[What killed this piece? The fact that the US-remake Dragon Tattoo trailer leaked that very weekend in the States. But I had a glorious 24 hours where I was one of the first people who saw the trailer! Note: Fincher superfans in Sweden all resembled Meatloaf in Fight Club, which was odd.]
David Fincher took a break from day 133 of shooting on his American remake of The Girl with the Dragon Tattoo to make an appearance at the Stockholm Film Insitute’s “Actors Studio” at the Cinemateket on Friday, May 27th, where he talked about his directing career to an audience of scruffy Swedes with movie dreams. Showing flashes of self-deprecation and his famous steely reputation, he was funny and frank, whether talking about the failure of his debut feature, or his advice to today’s aspiring filmmakers (“write a script and make a film, this is an interesting enough generation with no excuses”), along with tantalizing hints about his upcoming version of Stieg Larsson’s best-seller.
The session ended with the red band teaser trailer for Dragon Tattoo on the big screen, the sounds of Led Zepplin’s “Immigrant Song,” with vocals by Karen O, booming, quick cuts of Daniel Craig and Rooney Mara as the leads - shots that were pointedly recognizable from the original, revealing nothing, and the tagline was wicked, classic Fincher: “The feel bad movie of Christmas.”
On Aliens 3: “I was lucky enough - my first movie stunk. For my second movie, I siezed control. You have to find the thing you will kill to make and make it a certain way. I’m here to make a movie. I’m not here to make friends. But you can’t say that the first time, because it’s kind of douchey.”
On Seven: “The violence of Seven is psychological, which is part of what I thought was powerful about the script. It was far more horrible because it exists in this Pandora’s Box of the imagination. You remember it differently from what you see.”
On Fight Club: “When I first read Chuck Palahniuk’s book, I couldn’t stop laughing. It was so sick and funny at the same time. I embraced it immediately.” While the failure of the film in the theaters was a matter of timing (too close to the Columbine shootings), “it sold 13 or 14 million DVDs. It paid for itself five times over on DVD.”
On The Curious Case of Benjamin Button: “Another movie about death. I loved the metaphor. If you could go in the other direction - beauty, vitality, youth - when you know what to do with it, chronological events conspire to bring you regret, to bring you loss.”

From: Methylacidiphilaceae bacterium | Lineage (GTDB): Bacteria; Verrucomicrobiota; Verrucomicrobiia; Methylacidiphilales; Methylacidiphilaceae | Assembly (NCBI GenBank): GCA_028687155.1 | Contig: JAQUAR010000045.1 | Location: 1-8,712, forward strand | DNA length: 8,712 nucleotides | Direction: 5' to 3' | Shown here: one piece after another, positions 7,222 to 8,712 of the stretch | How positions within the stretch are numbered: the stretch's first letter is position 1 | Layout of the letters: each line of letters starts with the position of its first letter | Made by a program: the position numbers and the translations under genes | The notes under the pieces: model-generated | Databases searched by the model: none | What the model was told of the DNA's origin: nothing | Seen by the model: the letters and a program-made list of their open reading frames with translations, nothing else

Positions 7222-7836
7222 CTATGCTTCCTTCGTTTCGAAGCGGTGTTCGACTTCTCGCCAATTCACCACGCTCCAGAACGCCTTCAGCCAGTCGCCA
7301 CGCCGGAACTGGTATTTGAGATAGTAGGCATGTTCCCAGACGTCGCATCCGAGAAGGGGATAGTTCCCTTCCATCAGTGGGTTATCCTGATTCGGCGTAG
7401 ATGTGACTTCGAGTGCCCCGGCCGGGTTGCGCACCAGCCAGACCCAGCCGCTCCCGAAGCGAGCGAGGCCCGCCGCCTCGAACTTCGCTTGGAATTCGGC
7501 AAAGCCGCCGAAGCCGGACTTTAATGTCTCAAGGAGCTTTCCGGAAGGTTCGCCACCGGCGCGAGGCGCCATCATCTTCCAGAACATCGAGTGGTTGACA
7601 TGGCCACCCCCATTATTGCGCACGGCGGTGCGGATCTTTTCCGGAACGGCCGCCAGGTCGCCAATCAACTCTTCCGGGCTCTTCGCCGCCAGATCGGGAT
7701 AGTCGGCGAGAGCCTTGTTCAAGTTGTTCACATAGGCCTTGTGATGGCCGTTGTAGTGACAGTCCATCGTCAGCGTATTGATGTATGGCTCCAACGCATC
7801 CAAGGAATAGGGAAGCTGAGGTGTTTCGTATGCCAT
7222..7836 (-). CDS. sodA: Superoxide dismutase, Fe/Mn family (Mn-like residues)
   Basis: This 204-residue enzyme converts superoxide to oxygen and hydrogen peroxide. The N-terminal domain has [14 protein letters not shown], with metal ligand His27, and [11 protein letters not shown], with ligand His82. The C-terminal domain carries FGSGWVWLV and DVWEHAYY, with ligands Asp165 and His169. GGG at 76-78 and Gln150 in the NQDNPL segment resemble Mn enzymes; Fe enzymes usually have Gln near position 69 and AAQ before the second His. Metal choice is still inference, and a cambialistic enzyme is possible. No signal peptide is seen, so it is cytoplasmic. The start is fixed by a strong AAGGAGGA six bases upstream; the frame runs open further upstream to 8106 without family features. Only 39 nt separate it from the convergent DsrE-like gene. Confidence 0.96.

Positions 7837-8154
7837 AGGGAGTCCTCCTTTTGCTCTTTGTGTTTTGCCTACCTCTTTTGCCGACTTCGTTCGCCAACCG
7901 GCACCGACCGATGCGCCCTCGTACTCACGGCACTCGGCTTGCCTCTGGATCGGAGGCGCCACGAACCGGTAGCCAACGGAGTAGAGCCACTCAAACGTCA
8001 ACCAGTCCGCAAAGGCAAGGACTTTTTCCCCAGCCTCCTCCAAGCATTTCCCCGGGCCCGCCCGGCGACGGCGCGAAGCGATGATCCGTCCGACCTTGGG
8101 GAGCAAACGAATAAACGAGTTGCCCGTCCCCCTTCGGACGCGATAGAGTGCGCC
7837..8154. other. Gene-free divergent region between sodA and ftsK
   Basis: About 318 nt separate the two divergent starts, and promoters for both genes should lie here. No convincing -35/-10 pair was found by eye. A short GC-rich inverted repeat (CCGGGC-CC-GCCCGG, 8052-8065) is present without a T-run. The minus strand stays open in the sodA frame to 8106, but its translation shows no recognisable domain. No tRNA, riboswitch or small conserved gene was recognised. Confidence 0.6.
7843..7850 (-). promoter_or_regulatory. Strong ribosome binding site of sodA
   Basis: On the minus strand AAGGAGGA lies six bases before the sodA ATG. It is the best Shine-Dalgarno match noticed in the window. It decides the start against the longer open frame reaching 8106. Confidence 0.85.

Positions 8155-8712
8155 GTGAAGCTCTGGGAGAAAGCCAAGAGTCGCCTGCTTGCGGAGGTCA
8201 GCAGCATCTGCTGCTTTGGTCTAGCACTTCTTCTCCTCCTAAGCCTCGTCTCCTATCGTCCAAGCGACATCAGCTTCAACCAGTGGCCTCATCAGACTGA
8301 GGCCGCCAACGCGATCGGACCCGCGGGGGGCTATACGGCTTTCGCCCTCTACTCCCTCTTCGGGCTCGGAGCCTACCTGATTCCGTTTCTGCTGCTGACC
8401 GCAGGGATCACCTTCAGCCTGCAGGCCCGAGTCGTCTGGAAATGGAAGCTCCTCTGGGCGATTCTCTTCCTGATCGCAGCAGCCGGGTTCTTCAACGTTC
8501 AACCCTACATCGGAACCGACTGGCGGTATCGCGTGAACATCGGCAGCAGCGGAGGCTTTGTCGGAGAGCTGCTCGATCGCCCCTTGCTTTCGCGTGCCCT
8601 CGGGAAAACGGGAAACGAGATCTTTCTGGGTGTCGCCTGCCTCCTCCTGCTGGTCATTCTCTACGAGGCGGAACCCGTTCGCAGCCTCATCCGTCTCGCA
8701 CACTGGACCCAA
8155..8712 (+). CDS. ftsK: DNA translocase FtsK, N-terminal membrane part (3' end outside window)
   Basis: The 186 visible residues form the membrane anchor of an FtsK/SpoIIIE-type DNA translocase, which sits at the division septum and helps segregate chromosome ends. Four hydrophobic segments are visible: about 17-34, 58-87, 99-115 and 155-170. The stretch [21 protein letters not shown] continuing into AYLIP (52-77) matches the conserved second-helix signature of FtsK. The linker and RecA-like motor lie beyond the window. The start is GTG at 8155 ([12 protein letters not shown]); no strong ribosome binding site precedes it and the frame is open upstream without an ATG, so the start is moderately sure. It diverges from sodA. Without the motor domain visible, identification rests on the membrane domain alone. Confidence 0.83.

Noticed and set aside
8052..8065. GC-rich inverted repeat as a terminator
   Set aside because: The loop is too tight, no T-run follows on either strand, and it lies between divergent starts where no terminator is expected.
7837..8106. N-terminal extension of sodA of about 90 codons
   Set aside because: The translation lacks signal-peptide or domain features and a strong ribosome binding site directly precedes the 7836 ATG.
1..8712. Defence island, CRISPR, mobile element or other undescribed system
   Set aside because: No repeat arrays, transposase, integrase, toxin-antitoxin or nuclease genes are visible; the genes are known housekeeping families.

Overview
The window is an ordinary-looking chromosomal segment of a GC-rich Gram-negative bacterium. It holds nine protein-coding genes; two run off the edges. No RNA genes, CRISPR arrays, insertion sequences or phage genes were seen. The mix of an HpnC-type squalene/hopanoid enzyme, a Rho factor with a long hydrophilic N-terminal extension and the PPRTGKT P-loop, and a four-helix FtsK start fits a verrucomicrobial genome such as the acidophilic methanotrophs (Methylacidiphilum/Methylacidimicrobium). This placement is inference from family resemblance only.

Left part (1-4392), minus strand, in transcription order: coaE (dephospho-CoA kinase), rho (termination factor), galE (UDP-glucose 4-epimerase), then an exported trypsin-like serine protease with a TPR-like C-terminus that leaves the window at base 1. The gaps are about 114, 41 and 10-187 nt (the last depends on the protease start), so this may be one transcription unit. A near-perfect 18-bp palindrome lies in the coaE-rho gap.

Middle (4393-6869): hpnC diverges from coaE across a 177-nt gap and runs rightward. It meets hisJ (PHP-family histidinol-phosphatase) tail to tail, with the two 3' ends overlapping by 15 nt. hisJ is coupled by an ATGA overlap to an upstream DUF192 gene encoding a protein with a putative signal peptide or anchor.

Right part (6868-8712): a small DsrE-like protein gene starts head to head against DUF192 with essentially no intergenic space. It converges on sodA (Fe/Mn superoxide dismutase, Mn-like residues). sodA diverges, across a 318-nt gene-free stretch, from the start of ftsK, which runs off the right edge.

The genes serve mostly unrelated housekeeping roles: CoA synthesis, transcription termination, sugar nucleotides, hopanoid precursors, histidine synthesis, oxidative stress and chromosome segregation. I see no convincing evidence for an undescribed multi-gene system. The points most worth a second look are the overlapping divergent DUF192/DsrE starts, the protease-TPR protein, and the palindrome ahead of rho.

On Dragon Tattoo: “We found a place [on location] three weeks ago that was like ‘Yes, this is why we’re shooting in Stockholm. The cobblestone streets… [The Swedish original] is a really handsome thriller with a towering performance by the girl. Hard to follow.”
On directing: “It’s a circus, it takes 90 people at least. You have to understand what people are going to be best responsible for managing this entity, otherwise you’ll just be pissed off and irritated, which I am all the time anyways. I’m just now getting what storytelling is, the thing that you’re going there to catch, lightning in a bottle. It’s great to have a technical background and to know the physics so you can get to the thing that’s really important - the moment that people surprise you. I tell people, I’m selling immortality. If we do this and do it well, it will last forever.”
From a 2008 interview I did with Jeff Nichols, the director of Shotgun Stories* (go see it on the biggest, prettiest screen you can find - 35 mm of gorgeously shot film) and the upcoming Take Shelter:
One thing I was curious about, Michael Shannon and his weird head?
It’s enormous, isn’t it? I had never met him in person before, but you couldn’t miss him coming down the escalator at the airport. But there’s something interesting that happens when you put him on film. It kind of evens itself out.
He’s a fantastic actor with an interesting face that’s handsome from some corners and Willem Dafoe from others.
My fiancée’s maid of honor actually thinks he’s totally hot and I’m just baffled by it.
* In some ways, Shotgun Stories is reminiscent of a David Gordon Green film if David Gordon Green kept going with atmospheric southern art films and didn’t make the leap into the mainstream that brought us Eastbound and Down, Your Highness, The Pineapple Express, and the wonderful-looking (sarcasm) The Sitter. The evolution of David Gordon Green, however, is another post entirely!